When Dotty Lillo first began working with parents, children and child care providers about 30 years ago, she recalls there were over 1,000 licensed child care programs in Eau Claire County.

But now, Eau Claire is an entirely different picture when it comes to the accessibility, affordability and quality of child care. Over the past decade or so, Lillo said the number of licensed child care providers in the area has decreased by about 70 percent.

According to data assembled by a new coalition comprised of the Kids First Eau Claire Action Team and Western Dairyland’s Child Care Partnership, there are currently 92 regulated child care providers that can care for up to 4,300 children in Eau Claire County. However, according to U.S. census data, the population estimate for children under the age of 5 is over 6,000.

“We’re in a crisis — we just don’t have enough (child care providers),” Lillo said, referencing data from the Wisconsin Department of Workforce Development showing that the state unemployment rate has remained at 3 percent for nearly a year now. “Parents are clearly working, and they need child care. At the same time, that regulated care is getting scarcer and scarcer.”

In an effort to better understand Eau Claire’s child care landscape and address the issues the community — including families and child care providers — the Kids First Eau Claire Action Team and Western Dairyland’s Child Care Partnership is launching the child care Community Readiness Assessment.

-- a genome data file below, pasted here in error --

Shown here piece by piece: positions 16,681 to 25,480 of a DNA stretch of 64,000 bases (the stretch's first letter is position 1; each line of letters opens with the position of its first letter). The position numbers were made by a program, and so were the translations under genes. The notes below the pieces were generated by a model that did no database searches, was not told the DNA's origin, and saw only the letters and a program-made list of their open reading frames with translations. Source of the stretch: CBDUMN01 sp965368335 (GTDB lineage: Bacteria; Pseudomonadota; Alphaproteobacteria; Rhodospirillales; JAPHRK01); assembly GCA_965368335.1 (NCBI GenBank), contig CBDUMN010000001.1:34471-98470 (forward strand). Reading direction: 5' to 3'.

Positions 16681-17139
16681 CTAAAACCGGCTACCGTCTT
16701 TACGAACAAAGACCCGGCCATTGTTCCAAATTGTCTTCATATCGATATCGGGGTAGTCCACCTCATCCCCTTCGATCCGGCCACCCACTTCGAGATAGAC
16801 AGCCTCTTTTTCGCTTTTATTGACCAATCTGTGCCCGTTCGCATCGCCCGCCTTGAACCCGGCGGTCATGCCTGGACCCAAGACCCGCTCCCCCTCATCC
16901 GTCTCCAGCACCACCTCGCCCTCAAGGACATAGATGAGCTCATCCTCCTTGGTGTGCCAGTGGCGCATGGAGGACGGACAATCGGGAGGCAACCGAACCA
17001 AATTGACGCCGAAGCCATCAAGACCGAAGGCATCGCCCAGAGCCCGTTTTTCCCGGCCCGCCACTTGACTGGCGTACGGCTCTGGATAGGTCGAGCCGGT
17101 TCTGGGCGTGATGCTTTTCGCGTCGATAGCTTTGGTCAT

As the first portion of the assessment, the coalition asks parents, grandparents and caregivers of children ages 5 and under to take an Eau Claire County child care survey.

“There’s an interest bubbling up to advance systemic change as it relates to the child care system, with both public solutions and private solutions or a mix of the two,” said Joe Luginbill, co-chair of the Kids First Eau Claire Action Team. “But before we work towards that, we first want to fully assess where we’re at.”

Luginbill said he’s heard from many parents that they’re encouraged to get on child care waiting lists the moment they find out they’re expecting a child.

And then, if all the local providers are full and parents are unable to find a spot for their child — what more often than not occurs — they’re often forced to turn to unlicensed, unregulated care.

“While sometimes that (care) is with trustworthy people or people you know, of course being in an unregulated child care situation can set you up for a lot of challenges and liabilities,” Luginbill said. “Sometimes that may mean exposing your child to an unsafe environment or an environment that does not promote healthy development. ... High quality child care lays the groundwork for children’s success in school and beyond.”

Though the community recognizes a child care shortage and many factors that go into it, what’s difficult is finding data to support the issue. That’s why the coalition decided to start the assessment, which will look at all aspects of the dilemma.

Once the survey portion of the assessment is complete, the coalition plans to move forward to one-on-one interviews with stakeholders and community listening sessions, as well as run another survey for child care businesses and employees.

Luginbill said child care in the state of Wisconsin has suffered in the last several years due to low wages and a lack of benefits. Add that to the already-low unemployment rate, and it’s difficult for child care providers to attract workers.

“It’s kind of a double whammy of challenge here,” Luginbill said. “Looking at the fullness of this picture is really important.”

The 16-question survey, which is available online in English, Spanish and Hmong translations, will run until Jan. 31. All answers are confidential, and the survey takes between five and seven minutes to complete. The survey can be found at childcarepartnership.org.

Contact: 715-833-9206, samantha.west@ecpc.com, @SamanthaWest196 on Twitter